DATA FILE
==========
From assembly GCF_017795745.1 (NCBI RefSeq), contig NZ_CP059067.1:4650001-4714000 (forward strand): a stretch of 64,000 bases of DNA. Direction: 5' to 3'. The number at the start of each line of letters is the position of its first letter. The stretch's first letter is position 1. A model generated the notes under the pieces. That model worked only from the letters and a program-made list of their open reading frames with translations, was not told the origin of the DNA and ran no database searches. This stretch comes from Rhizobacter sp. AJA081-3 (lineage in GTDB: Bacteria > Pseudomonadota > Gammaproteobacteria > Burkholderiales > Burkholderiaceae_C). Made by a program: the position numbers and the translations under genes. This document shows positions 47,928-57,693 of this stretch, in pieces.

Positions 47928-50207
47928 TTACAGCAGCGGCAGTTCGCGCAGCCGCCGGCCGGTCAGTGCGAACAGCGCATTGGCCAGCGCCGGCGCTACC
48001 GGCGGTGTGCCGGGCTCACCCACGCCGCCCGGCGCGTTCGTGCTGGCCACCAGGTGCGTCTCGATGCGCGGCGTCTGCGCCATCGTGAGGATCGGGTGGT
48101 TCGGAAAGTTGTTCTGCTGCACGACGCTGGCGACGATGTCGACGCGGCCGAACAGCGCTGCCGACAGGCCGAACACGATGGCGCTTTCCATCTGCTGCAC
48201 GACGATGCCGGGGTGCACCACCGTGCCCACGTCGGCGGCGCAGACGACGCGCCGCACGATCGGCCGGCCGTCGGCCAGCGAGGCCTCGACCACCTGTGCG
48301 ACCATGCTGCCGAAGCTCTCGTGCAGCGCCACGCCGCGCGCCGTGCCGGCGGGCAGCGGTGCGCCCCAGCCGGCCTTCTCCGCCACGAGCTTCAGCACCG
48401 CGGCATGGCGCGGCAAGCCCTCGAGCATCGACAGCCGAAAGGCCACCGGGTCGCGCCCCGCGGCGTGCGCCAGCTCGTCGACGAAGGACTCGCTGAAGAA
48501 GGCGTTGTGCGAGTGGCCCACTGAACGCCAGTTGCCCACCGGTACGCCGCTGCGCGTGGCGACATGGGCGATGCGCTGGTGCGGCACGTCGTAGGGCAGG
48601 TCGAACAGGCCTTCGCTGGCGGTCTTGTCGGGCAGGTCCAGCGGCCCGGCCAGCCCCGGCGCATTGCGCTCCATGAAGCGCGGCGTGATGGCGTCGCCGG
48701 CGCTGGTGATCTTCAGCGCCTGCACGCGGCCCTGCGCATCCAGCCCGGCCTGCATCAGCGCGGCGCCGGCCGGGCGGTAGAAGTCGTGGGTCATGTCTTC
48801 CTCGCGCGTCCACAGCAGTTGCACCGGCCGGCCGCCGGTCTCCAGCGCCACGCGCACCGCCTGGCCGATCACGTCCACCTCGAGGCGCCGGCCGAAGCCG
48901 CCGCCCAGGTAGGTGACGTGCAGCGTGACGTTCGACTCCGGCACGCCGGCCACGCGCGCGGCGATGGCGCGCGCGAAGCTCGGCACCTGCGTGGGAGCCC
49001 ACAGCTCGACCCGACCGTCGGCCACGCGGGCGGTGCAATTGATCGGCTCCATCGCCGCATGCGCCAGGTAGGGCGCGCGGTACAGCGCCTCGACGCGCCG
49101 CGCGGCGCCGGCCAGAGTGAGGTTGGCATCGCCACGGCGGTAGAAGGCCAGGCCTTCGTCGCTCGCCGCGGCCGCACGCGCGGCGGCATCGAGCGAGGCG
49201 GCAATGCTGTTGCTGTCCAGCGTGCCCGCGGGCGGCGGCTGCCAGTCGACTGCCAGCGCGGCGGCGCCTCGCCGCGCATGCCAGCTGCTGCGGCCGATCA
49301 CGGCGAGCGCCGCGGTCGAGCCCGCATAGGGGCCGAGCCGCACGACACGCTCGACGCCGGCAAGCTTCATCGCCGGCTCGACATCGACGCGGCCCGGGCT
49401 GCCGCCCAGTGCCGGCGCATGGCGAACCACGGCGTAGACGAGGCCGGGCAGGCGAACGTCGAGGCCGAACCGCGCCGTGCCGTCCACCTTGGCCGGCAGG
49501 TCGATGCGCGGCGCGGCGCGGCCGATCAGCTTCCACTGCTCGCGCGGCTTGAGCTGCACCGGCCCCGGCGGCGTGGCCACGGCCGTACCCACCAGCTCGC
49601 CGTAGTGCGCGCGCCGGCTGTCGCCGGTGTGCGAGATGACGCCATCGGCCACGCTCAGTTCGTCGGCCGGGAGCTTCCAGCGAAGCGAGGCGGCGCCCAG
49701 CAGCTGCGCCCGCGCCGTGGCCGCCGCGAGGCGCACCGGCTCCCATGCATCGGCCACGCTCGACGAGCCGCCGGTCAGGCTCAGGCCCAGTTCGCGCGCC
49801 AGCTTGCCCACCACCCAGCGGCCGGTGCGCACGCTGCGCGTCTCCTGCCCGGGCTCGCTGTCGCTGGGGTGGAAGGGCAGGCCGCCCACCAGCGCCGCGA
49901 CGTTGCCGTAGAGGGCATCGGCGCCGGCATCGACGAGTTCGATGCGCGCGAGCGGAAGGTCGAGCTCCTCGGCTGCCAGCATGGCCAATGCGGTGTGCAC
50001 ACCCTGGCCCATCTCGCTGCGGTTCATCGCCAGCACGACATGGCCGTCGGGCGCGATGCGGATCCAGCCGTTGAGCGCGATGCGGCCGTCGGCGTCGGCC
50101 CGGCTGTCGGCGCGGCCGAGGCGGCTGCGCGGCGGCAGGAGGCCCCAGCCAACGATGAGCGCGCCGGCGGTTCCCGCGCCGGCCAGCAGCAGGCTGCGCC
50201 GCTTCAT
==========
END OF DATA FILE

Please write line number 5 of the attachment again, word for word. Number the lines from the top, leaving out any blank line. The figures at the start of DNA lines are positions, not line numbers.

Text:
48101 TCGGAAAGTTGTTCTGCTGCACGACGCTGGCGACGATGTCGACGCGGCCGAACAGCGCTGCCGACAGGCCGAACACGATGGCGCTTTCCATCTGCTGCAC